Host a Haunted Homegrown Halloween Dinner

Round up the whole gang and dress in your best for a spine-chilling, homegrown Halloween meal.

Start by gathering the fruits of your organic fall gardening efforts, or head to your local farmer’s market to see what’s in season.

Boo! Prepare a Spooky and Scrumptious Homegrown Halloween Dinner (Because even goblins and ghouls prefer homegrown on Halloween.)

halloween decor

Scary Snacks. Cook up a few frightful and finger-licking good snacks.

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Frightening Feast. All the best fall flavors featured in fangtastic dishes.

halloween decor

Daring Decor. Use organic and recycled material to create eco-friendly Halloween decor.

And don’t forget to Post a Pumpkin. Whether you carve, paint or bedazzle your pumpkin, there is still time to show it off in our “Pumpkin Decorating Contest.”

Talk about a hoot of a Halloween party! Imagine how much fun your friends and family will find this homegrown Halloween garden dinner!

Keep Your Lawn Strong – Even in the Dead Of Winter

If you want a greener lawn in spring, did you know the most important time to organically fertilize your grass is the fall? Most people guess spring!

Learn why a fall fertilizer — or winterizer — is so important and how to correctly apply this organic lawn food.

Winter Lawn Care Essentials: Boost Your Lawn with an Organic Lawn Winterizerwinter lawn care

In the fall and winter, your lawn looks like it’s done growing, but it’s actually flourishing underground. Grass roots are absorbing nutrients so long as the ground isn’t frozen.

Applying a slow-release, organic lawn winterizer supplies your grass with nutrients throughout fall and winter.

A lawn winterizer is simply a food formulated to help your lawn survive winter. Lawn winterizers contain nitrogen to promote thicker, fast-growing grass come spring. This organic, winter fertilizer also possesses potassium to help lawns recover from summer droughts.

In spring, your grass then uses this stored energy to grow greener grass fast — usually by mid-March.

Put Your Lawn to Bed with an Organic Winterizer

  1. Give Your Lawn a Look. Check if you have cool or warm-season grass. Most areas with freezing winters grow cool-season grasses, such as bluegrass, ryegrass or fescue. Southern regions have warm-season grasses, such as Bermuda, Saint Augustine or Zoysia. Only apply winterizer to cool-season grasses. Warm-season grasses do not get fertilized at this time.
  2. Prime Time. Apply an organic lawn winterizer one week after your final mow of the season. Or if it’s easier to remember, apply around the week of Thanksgiving.
  3. Need to Feed. Spread organic fertilizer onto dry grass. Get step-by-step instructions on applying lawn winterizer here.

Applying a lawn winterizer is like wrapping your lawn up in a cozy blanket and presenting a warm cup of soup.  Your lawn stays warm and well-fed during winter, so it can grow back thicker, greener and faster next spring.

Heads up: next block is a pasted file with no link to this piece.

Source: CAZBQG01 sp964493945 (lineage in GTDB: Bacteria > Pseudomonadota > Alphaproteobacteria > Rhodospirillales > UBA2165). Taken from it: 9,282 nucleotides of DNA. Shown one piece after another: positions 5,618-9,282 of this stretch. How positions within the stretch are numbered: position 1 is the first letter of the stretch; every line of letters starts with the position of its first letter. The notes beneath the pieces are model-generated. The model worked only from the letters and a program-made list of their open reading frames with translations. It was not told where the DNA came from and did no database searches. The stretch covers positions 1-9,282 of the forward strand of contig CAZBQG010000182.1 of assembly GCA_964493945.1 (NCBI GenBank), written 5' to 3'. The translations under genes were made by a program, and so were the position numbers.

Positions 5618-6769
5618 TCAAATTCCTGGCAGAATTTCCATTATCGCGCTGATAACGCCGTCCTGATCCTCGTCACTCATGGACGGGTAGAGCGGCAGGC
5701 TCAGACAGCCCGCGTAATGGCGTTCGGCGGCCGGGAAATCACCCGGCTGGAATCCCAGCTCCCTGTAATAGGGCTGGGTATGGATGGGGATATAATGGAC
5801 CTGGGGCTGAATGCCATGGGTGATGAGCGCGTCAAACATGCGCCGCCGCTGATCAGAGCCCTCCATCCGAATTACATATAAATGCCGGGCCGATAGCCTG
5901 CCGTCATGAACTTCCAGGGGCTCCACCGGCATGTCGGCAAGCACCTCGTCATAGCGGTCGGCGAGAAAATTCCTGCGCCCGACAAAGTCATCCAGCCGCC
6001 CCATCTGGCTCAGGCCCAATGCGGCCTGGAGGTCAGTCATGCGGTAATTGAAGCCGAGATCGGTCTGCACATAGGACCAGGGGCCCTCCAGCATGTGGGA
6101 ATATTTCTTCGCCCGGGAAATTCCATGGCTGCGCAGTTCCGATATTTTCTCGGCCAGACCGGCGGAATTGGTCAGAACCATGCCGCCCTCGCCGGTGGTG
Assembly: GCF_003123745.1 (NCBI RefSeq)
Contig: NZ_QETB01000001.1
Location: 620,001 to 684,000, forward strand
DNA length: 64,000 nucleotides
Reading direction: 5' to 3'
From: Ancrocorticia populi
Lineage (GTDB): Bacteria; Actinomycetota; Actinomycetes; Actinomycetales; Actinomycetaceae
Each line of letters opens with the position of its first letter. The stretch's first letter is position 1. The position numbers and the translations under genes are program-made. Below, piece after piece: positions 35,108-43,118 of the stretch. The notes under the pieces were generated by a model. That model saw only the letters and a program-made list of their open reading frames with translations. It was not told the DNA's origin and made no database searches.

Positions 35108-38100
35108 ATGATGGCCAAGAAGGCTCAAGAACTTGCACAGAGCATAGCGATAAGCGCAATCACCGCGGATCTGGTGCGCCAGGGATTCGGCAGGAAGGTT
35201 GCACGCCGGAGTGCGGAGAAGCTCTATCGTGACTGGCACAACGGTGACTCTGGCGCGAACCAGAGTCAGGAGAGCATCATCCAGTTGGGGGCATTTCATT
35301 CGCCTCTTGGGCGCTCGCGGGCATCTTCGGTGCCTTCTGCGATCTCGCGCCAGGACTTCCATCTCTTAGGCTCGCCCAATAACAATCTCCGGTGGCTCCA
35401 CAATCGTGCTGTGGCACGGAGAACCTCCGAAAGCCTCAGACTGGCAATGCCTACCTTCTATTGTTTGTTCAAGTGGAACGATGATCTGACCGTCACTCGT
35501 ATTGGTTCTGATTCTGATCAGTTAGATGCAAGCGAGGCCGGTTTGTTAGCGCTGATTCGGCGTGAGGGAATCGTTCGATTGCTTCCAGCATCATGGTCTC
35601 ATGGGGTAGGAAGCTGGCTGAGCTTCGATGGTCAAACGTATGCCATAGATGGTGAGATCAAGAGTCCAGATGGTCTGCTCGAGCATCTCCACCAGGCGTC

Still looking for more info? Check out our Winter Lawn Care Pinterest board?

Share Your Pumpkin to Win Big

It’s the middle of October but we’ve already had our fair share of pumpkin spice lattes, autumn soup and pumpkin bread. Yet, we haven’t indulged in our absolute favorite pumpkin activity — carving!

Nothing beats picking a pumpkin right from the patch and envisioning how different it will soon look. With so many different pumpkin decorating ideas, each pumpkin is now a true work of art.

We’re inviting you to share your masterpiece pumpkin in our “Pumpkin Decorating Contest.” You could win $250!

Here’s how to enter the Espoma Pumpkin Decorating Contest!

  1. Like Espoma on Facebook.painted pumpkins
  2. Click the Contest Tab.
  3. Before November 3, post a picture of your decorated pumpkin. That’s right, it doesn’t have it be carved. Get funky! Paint your pumpkin, dress it up, or decoupage it! As long as it’s decorated for Halloween, your pumpkin’s ready for its worldwide debut.
  4. Share your photo with friends and family. Encourage your Facebook friends to vote for you. . A panel of judges will then choose the winner from the photos with the most “Likes”
  5. “Like” your favorite entries!
  6. Drumroll please! The winner, selected on November 3rd, wins $250.

Below are a few of our favorite pumpkin and gourd decorating ideas.

While you’re working, save those seeds and pumpkin insides! We see some tasty pumpkin soup and roasted pumpkin seeds in your future.

Score More from Your Organic Fall Garden Crops

Organic gardening in the fall always feels like such a treat. Even though the leaves may be changing, your veggie garden is still going strong! While the seasons are transitioning, you’re making the most of every moment — going to football games, bundling up in cozy sweaters, and munching on homegrown produce.

Help your organic garden to produce more veggies than ever this fall with these four tips.

1. Feed to Succeed. Feed your veggies once a month for a bigger, bountiful harvest. This is especially important if you had other crops planted in the same spot earlier. Those crops depleted the garden soil of its nutrients. Luckily, an organic plant fertilizer replenishes the nutrients to keep your produce growing strong.

Step-by-step instructions on adding an organic plant fertilizer here!

2. Pick of the Pack. The more you pick, the more produce you get! Once your crops start ripening, go out and pick every day.

Here’s when to harvest your organic veggies:

  • Lettuce and spinach: Cut outer leaves when young and tender.
  • Kale: Pick when the leaves are as big as your hand.
  • Carrots: Pick when the top of the carrot is 1”
  • Broccoli: Cut broccoli when its head is 4-7”
  • Cauliflower: Cut when its head is between 2-3”

3. A Fresh Feast. Plan your weekly dinners around what’s in harvest in the garden. This is the last hurrah for homegrown meals from the garden, so make the most of it. Of course, save some for winter,

4. Discover the Cover. If the chance of frost arrives earlier than expected, protect your crops. Water and then cover with a sheet, blanket or tarp. Use stakes to keep the cover from touching the plants.